Monday, October 10, 2016

2 years on: System performance

We've now had our solar hot water and solar PV system for 2 years. I thought it was worth commenting on them.

Solar Hot water (main)

This system is detailed here and here. Based on my meter readings, I estimate it has saved us 4500 kWh (just over 6 kWh/day), which is worth $1350 on the standard tariff (we avoid the off-peak tariff because it supports fossil fuel power, even when buying Greenpower) At this rate, the system will pay for itself in about another 18-24 months (4 years total from new).

The tank looks a little weathered, but still in very good shape. Beacuse  it is low pressured, I am confident it will last many years. I partially shade the panels (with an old cotton blind) in summer, to stop it boiling, and we lose very little water from it.

Kitchen Hot water

This system performs poorly in winter. It's nice to have instant hot water, and it was a good learning project, but I wouldn't recommend people do this if they have other solar hot water. At some point I might re-purpose this system into a backyard shower.

Solar PV

Our system has produced almost 10 MWh. Since we got the new input/output meter we've exported about 7 MWh to the grid (which means we've self-consumed 3 MWh of our solar PV). We get paid $0.24 / kWh for exported power and pay $0.32 / kWh (including the GreenPower premium) for imported power. So, the return on our solar PV has been $2600, or about 1/2 the cost of the system.
As of the end of September, we lose the $0.24 feed-in-tariff, and will be paid about $0.08 / kWh. That will reduce the return on the system cost. In another 2 years, we'll have got back an additional $1500 at these tariffs. I think we'll pay back the cost of the system in about 3 years (5 years total from new).


Our 2 kW solar PV system has produced more electricity than we use almost every day (about 50 exceptions in two years) since it was installed. I've shown the economics here, because that's of interest to some people, but it's a great feeling to look at the roof and see the power we harvest. It's strange how people carefully consider at the economics of solar PV, but not of cars.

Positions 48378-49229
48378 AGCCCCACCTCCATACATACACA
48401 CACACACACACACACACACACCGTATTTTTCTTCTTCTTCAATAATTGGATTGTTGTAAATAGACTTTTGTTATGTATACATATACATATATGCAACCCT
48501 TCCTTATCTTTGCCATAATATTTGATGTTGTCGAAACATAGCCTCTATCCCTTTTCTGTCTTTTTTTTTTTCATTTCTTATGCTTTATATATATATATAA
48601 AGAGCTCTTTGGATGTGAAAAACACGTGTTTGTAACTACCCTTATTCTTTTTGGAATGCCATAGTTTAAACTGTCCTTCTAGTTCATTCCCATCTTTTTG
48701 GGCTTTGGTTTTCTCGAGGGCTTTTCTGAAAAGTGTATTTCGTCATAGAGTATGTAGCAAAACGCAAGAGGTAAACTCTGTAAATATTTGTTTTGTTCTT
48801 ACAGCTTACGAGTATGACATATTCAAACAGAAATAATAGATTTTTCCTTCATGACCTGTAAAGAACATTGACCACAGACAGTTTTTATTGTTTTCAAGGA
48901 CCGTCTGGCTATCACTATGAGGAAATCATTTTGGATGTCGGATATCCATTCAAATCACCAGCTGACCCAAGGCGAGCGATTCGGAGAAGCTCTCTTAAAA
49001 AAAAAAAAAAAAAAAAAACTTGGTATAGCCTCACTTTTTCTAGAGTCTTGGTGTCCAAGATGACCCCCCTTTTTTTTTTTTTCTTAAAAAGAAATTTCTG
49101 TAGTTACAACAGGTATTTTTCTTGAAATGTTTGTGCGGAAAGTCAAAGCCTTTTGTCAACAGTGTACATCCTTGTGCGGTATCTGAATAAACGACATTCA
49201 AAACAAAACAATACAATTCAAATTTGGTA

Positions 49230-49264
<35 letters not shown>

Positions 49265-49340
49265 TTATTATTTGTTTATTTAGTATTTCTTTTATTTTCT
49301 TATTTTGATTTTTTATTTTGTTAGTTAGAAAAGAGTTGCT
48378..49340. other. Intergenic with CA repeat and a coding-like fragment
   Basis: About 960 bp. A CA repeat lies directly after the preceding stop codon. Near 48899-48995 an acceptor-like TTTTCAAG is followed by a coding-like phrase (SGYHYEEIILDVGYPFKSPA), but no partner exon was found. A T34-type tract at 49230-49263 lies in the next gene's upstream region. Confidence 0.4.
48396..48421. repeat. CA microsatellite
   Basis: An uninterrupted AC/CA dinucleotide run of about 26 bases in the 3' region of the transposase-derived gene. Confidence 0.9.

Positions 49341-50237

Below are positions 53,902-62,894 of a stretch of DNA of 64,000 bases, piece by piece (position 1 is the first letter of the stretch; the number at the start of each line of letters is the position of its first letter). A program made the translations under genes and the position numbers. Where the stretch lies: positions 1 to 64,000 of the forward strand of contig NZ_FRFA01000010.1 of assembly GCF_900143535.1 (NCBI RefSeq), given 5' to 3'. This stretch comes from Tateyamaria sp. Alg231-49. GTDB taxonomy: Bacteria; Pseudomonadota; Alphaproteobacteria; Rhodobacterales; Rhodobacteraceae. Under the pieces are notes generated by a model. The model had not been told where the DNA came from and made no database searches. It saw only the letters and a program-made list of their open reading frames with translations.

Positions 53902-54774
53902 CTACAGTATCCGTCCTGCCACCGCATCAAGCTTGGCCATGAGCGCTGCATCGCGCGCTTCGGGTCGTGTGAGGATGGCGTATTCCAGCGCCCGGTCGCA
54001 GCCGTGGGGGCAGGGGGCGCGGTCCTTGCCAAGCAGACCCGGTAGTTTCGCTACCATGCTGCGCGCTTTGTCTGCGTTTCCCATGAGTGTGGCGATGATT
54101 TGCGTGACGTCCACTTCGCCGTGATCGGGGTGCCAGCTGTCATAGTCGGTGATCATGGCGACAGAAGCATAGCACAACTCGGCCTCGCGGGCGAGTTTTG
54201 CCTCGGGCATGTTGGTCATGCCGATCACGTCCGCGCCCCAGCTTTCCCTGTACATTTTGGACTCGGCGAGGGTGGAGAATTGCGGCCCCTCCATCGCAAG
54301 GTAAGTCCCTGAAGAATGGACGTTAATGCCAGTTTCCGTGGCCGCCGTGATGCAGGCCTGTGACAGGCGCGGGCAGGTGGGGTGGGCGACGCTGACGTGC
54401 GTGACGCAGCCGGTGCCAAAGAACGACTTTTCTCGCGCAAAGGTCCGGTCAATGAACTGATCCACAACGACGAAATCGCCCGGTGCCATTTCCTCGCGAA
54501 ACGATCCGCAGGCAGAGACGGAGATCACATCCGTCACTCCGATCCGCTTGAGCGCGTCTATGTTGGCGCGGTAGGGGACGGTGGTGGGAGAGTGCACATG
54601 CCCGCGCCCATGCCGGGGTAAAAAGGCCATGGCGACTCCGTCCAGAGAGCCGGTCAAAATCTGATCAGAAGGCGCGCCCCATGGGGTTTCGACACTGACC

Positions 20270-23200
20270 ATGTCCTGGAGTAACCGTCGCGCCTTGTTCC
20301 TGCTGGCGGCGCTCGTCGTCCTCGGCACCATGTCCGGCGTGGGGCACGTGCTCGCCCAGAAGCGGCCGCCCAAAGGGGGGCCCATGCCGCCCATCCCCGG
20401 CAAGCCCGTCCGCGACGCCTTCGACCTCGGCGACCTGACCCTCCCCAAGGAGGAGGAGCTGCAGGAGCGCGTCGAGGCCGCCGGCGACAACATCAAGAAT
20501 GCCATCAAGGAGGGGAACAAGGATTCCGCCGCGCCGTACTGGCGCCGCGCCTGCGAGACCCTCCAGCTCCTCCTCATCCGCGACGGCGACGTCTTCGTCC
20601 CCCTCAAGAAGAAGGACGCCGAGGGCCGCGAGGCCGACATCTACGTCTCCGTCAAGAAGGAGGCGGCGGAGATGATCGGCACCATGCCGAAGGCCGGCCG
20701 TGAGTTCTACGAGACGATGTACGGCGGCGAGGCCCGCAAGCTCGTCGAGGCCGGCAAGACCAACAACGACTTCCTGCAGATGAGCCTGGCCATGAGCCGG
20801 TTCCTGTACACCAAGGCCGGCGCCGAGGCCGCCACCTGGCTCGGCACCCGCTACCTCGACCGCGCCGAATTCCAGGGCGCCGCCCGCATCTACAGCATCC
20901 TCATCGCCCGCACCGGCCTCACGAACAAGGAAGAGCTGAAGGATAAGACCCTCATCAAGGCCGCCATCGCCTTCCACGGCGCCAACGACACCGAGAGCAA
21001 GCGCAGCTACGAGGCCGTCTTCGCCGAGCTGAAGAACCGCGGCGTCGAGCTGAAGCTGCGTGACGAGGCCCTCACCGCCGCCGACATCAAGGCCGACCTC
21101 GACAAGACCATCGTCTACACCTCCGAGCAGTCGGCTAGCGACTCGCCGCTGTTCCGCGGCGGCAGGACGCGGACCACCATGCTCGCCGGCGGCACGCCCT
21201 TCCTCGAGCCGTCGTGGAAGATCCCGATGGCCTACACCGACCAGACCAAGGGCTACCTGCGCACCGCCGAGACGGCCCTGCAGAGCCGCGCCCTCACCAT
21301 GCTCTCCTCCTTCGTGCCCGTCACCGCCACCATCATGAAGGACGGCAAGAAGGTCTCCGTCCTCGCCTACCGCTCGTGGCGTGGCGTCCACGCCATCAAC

At some point, I think we'll install a hybrid battery system. I like the idea of self-consuming more of our power. But I don't think we'll try to go fully off-grid. I think that doesn't make sense in the city (firstly, we'd need a much larger battery to provide for the small number of days when we lack solar PV and secondly it has a bit of a gated-community feel to it). I might also install a second solar PV system. That will have much worse payback than the first, but that's ok.


  1. Hi Angus,
    Top work and those are good numbers. I spotted what looked like a fully functioning solar hot water flat panel at the tip the other day... Go figure that one out. Yup, people are way nutty about solar PV. For a while now, I've been recommending it as a gift to the environment rather than speaking about the economics of it all and that seems to tone down the worst offenders. Would you consider installing a bigger solar hot water system than your present system?

  2. Hi Chris,

    That's a good score. Because many collectors are coupled to mains-pressure tanks, it is hard to stop leaks. If you instead couple it to a low pressure tank, you can fix a leak with a silicone gun :-)
    With regard to solar PV, do you mean that people see it as a silver bullet, or that it's a waste of time? (sorry, not totally clear). My opinion (FWIW) is that the faster we roll out solar PV the better, but we need to cut consumption even more urgently.
    I would definitely consider a bigger HWS, though we don't need it at the moment. We boosted it once this winter for an hour (2.4 kWh used). Having said that, my wife does sometimes shower at work, but that's mostly because she rides a bike. I'm comfortable smelling a little bit :-P Perhaps as the kids get bigger, they'll take a renewed interest in personal hygiene... at the moment they have a couple of baths a week. I'll play that one by ear... another option is to construct a closed-cycle shower -- such as the OrbSys shower (which has the benefit of saving water too).
    Cheers, Angus


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